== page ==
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9 Biggest Football Stadiums In The World

Top 9 Biggest Football Stadiums In The World
Top 9 Biggest Football Stadiums In The World

In the 21st century, we have seen a trend of football stadiums with ever-rising capacities, thanks largely to the expansion of the game beyond Europe and South America.

The size increase typically comes with a heightening of grandeur in other areas too, modern arenas boasting luxurious hospitality and first-class technological advancements. But which are the 9 biggest football stadiums in the world?

Top 9 Biggest Football Stadiums In The World

9. Borg el-Arab (86,000)

The Borg El Arab Stadium, sometimes called the Egyptian Army Stadium or El Geish Stadium is located in the Egyptian city of Alexandria and opened back in 2009. It remains the third largest stadium in Africa with a capacity of 86,000.

The venue features an enormous running track around the perimeter of its pitch and four huge floodlights. The stadium is fully air-conditioned and incorporates an airstrip and hotel for 200 guests.

8. Bukit Jalil National Stadium (87,411)

The Bukit Jalil is based in the Malaysian Capital of Kuala Lumpur, has a capacity of 87,411 and is the second-largest football stadium in Asia. It opened in July 1998 ahead of the Commonwealth Games and staged its opening ceremony.

The stadium has also hosted other international multi-sport events including the 2001 and 2017 Southeast Asian Games alongside athletic events or music concerts. Today, Malaysian international football matches are played at the Bukit Jalil, including competition finals such as the Malaysia FA Cup or Malaysia Cup.

7. Estadio Azteca (87,523)

Originally constructed in 1910, the Estadio Azteca plays host to both the Mexican national team and Club America matches. It is located in Coyoacan of Mexico City with a capacity of 87,523 and is the largest football stadium in North America.

Its record attendance however is actually around 119,853, watched by an immense crowd for a match between Mexico and Brazil. The Estadio Azteca also witnessed Diego Maradona score twice including his ‘hand of god’ goal versus England during the 1986 World Cup.

6. Lusail Stadium (88,966)

Lusail Stadium is the largest stadium in Qatar and the biggest in the Middle East with a capacity of 88,966. It was one of eight arenas purpose-built for the 2022 FIFA World Cup. It is currently the third largest football stadium in Asia but there are plans to eventually reduce its current capacity to 40,000.

The stadium most famously hosted the 2022 FIFA World Cup final game between Argentina and France which saw both Kylian Mbappe and Lionel Messi battle for glory with Argentina crowned World Champions.

5. Wembley Stadium (90,000)

In 2007, Wembley Stadium was completely renovated at a cost of £790 million! Dubbed the

“Home of Football.” The venue has hosted England national team games and English Cup finals for over a century.

The stadium’s cutting-edge nature makes it ideal for multi-purpose use and a diverse range

of events like concerts. When packed to the rafters with football fans, Wembley has an incredible atmosphere and its striking Arch is already an iconic symbol.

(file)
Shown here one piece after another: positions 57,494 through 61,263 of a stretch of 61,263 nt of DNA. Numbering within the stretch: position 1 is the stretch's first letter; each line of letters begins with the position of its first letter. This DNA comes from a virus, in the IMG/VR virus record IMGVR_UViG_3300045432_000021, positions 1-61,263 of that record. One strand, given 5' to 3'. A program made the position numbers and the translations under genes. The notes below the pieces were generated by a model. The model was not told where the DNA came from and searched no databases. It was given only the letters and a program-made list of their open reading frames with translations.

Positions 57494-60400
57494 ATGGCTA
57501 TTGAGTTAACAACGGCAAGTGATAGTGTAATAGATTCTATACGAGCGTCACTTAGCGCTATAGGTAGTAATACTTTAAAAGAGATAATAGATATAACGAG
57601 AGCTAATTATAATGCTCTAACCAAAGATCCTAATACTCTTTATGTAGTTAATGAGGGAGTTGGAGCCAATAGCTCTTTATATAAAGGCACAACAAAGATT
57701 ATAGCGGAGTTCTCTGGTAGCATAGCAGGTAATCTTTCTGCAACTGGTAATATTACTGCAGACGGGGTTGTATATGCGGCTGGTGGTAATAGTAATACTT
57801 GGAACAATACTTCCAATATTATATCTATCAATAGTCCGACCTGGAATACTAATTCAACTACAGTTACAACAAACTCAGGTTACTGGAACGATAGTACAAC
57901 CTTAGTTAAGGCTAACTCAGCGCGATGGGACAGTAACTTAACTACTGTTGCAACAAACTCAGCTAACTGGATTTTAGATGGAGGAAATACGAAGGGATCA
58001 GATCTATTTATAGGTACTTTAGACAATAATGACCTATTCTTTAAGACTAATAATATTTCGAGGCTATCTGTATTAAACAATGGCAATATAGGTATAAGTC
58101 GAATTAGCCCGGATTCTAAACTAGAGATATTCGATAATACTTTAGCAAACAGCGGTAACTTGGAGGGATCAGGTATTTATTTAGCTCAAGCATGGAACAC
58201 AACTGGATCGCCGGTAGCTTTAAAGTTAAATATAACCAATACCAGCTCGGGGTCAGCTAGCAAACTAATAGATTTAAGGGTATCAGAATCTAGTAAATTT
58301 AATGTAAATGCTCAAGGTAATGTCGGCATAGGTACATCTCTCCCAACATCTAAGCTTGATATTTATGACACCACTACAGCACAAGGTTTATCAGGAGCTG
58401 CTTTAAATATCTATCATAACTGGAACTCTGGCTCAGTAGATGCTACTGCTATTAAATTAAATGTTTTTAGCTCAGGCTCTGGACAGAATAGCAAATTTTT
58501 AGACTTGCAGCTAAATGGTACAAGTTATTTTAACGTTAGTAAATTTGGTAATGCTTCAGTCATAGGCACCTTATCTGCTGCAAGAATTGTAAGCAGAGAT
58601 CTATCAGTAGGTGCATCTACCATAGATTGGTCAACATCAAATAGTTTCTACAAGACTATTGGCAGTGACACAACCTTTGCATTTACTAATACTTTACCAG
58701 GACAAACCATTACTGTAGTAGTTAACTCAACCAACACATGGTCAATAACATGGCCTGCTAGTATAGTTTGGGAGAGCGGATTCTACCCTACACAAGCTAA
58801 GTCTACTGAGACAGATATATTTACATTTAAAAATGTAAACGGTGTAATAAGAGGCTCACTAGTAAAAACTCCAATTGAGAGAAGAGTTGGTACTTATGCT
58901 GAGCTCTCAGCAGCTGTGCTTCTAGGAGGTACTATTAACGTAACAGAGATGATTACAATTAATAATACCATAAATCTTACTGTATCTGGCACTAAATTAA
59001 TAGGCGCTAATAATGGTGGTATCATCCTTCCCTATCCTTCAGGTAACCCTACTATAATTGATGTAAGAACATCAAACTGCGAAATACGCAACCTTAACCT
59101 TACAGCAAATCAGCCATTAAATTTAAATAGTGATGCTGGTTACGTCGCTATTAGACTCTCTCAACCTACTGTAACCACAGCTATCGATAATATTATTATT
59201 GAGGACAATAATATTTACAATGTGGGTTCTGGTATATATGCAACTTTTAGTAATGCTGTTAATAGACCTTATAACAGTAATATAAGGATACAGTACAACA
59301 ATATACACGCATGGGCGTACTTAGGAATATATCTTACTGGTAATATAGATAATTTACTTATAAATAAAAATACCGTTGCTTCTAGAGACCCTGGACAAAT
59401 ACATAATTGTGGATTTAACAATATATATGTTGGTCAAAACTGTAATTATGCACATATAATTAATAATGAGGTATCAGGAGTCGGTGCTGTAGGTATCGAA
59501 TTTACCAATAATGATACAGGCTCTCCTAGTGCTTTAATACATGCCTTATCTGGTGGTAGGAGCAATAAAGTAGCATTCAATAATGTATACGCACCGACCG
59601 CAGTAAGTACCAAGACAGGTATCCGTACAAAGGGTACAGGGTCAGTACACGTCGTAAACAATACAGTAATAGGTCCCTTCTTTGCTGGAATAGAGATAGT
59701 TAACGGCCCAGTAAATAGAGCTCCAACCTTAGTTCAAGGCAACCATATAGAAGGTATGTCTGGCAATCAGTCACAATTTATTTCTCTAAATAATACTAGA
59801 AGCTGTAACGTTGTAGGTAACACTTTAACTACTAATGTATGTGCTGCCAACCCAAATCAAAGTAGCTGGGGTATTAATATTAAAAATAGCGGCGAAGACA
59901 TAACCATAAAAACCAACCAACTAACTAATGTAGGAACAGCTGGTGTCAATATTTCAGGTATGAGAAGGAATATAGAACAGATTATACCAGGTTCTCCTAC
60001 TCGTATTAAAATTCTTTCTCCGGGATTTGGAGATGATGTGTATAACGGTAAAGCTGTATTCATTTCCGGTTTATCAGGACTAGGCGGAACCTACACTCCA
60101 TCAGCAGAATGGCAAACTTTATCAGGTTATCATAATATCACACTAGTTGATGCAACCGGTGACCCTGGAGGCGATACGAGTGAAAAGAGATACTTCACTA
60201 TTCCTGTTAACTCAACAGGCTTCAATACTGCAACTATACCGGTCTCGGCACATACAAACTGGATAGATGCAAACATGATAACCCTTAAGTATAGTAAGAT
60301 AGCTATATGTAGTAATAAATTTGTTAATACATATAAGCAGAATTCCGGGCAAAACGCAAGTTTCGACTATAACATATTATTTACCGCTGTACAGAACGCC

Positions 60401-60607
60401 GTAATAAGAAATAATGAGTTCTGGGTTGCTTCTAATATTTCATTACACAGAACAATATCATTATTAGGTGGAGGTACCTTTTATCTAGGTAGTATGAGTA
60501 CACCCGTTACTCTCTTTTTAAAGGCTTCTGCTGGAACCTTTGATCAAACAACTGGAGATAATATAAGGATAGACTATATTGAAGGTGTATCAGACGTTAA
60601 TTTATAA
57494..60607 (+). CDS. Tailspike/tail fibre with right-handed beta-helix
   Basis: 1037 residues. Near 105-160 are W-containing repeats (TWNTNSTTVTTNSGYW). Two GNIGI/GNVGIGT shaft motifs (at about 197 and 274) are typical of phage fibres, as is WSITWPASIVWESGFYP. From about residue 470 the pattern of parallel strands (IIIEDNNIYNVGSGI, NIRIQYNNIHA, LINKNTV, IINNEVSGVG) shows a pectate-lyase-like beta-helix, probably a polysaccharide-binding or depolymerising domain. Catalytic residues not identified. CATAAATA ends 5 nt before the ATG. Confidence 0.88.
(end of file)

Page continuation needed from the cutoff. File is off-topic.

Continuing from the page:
4. New Administrative Capital Stadium (93,940)

Commonly known as the New Administrative Capital Stadium, Misr Stadium is based within

Egypt's Olympic Sports City. Boasting a gigantic capacity of 93,940 supporters, it remains

the second largest stadium in Africa.

The structure has a range of impressive features including a training ground, two indoor

arenas and an Olympic-size swimming pool. The New Administrative Capital Stadium was

constructed with Egypt’s possible bids for both the Olympic Games and FIFA World Cup in


3. FNB Stadium (94,736)

Typically known as either the FNB Stadium or ‘Soccer City,’ the First National Bank Stadium is the home to club side Kaizer Chiefs and the South African national football team.

Designed as the central showpiece for 2010’s FIFA World Cup, the FNB Stadium was the

largest stadium in Africa at the time with an enormous capacity of 94,736. It was chosen to host the tournament’s final between the Netherlands and Spain. The FNB Stadium also saw Nelson Mandela's first speech in Johannesburg following his release from prison in 1990.

2. Camp Nou (105,000)

Renovation of Camp Nou commenced after the close of the 2022-23 season and is due for

completion in June 2026. The stadium has been home to La Liga side Barcelona since opening in 1957. It has also housed numerous big footballing occasions including two European Cup finals and five matches at the 1982 FIFA World Cup.

The planned increase in seating capacity will see the stadium accommodate a whopping

105,000 supporters on its reopening. Camp Nou is set to become the largest stadium in both

Spain, Europe and also the second-largest football arena on the planet.

1. Rungrado 1st Of May Stadium (114,000)

Opened in May 1989, the Rungrado 1st of May Stadium is a multi-purpose sporting

venue based in the North Korean Capital of Pyongyang. Playing host to the Korea DPR national team, it is the largest football stadium in the world with a capacity of 114,000!

The stadium has been previously used for select athletics events and the games of the Arirang Festival. Its distinctive roof design features sixteen individual arches arranged in a ring pattern which is said to represent a magnolia blossom.

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